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ORIGINAL ARTICLE
Year : 2019  |  Volume : 3  |  Issue : 2  |  Page : 184-188

Burnout syndrome among orthopedic surgery residents in Saudi Arabia: A multicenter study


1 College of Medicine, King Saud bin Abdulaziz University for Health Sciences; Department of Orthopedics, Ministry of National Guard - Health Affairs; King Abdullah International Medical Research Center, Riyadh, Saudi Arabia
2 College of Medicine, King Saud bin Abdulaziz University for Health Sciences; King Abdullah International Medical Research Center, Riyadh, Saudi Arabia
3 Department of Orthopedics, Ministry of National Guard - Health Affairs; King Abdullah International Medical Research Center, Riyadh, Saudi Arabia

Correspondence Address:
Dr. Faisal A Alhabradi
King Abdullah International Medical Research Center, Ali Al Arini, Ar Rimayah, Riyadh 14611
Saudi Arabia
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Source of Support: None, Conflict of Interest: None


DOI: 10.4103/jmsr.jmsr_15_19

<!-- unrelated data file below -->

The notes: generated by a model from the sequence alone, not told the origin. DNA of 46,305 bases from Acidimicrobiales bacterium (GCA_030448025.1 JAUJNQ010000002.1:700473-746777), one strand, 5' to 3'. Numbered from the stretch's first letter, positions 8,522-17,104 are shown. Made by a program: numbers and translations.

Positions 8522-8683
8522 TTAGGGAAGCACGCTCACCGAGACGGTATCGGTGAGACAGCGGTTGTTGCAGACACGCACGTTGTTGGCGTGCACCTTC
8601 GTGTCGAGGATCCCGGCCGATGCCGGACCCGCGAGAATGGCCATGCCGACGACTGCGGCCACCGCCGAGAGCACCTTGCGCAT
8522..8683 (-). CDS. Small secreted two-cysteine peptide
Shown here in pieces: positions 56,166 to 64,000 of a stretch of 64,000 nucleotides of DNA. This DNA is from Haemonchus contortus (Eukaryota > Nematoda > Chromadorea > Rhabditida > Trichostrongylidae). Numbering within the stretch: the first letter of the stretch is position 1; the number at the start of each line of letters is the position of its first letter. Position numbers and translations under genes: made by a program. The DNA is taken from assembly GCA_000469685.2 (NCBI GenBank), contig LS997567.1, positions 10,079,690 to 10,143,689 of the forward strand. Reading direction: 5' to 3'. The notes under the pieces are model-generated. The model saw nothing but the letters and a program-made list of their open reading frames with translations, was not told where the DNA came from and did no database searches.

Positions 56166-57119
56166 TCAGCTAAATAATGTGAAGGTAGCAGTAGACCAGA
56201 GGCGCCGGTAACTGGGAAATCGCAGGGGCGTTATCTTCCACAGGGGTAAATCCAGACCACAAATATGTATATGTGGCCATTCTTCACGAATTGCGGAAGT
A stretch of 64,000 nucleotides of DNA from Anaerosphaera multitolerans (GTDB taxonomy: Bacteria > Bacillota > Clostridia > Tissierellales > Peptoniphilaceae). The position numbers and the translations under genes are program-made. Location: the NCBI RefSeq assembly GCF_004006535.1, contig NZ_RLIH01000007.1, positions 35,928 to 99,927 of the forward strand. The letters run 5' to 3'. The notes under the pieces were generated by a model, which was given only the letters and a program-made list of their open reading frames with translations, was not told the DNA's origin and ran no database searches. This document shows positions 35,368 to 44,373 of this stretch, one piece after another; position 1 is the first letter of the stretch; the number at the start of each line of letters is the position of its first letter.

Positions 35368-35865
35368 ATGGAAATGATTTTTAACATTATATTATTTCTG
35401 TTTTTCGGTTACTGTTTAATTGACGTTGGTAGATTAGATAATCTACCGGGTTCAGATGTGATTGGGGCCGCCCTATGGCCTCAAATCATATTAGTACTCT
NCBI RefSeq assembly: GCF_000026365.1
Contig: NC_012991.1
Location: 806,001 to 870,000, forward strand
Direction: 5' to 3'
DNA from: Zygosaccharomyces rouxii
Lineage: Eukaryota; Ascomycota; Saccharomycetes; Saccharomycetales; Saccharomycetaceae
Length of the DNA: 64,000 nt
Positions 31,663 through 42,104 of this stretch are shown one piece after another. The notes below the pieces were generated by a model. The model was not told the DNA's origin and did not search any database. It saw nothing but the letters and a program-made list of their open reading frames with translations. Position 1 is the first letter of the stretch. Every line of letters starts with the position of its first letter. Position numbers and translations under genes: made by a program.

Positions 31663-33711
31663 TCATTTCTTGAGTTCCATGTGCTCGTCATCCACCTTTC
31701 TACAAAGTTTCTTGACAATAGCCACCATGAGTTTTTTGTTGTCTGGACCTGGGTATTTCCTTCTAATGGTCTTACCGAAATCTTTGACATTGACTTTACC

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Objective: This study aimed to identify burnout syndrome prevalence among orthopedic surgery residents from different levels in different training centers of Saudi Arabia. Methods: A survey was sent to all orthopedic surgery residents in the Central, Western, and Eastern regions of Saudi Arabia in late September/early October 2018. The Maslach Burnout Inventory for Medical Personnel was used as a data collection tool. A three subscale questionnaire based on emotional exhaustion, depersonalization, and personal accomplishment determined the level of burnout syndrome. High, moderate, or low were the parameters reported after calculating the score of each subscale. Results: A total of 142 out of 301 residents completed the survey (response rate: 47.2%). The majority of the sample (90.1%, n = 128) were male. The sample had a mean of 6 on-call days per month, 2 clinic days per week, 2.3 operation days per week, and slept a mean of 5.5 h per night. More than two-thirds of the sample (68.3%) were not satisfied with their work-life balance. Around one-fifth (21.8%) of residents would not choose orthopedic surgery again as career choice and less than half of them (43%) would not choose medicine again for their graduate-level study. The results indicated that more than 56.3% of the sample scored positive for burnout syndrome. Conclusion: The study demonstrated that more than half of the studied orthopedic surgery residents in Saudi Arabia experienced burnout syndrome, which may have negative consequences for patient care, physician's efficacy, and the health-care system.


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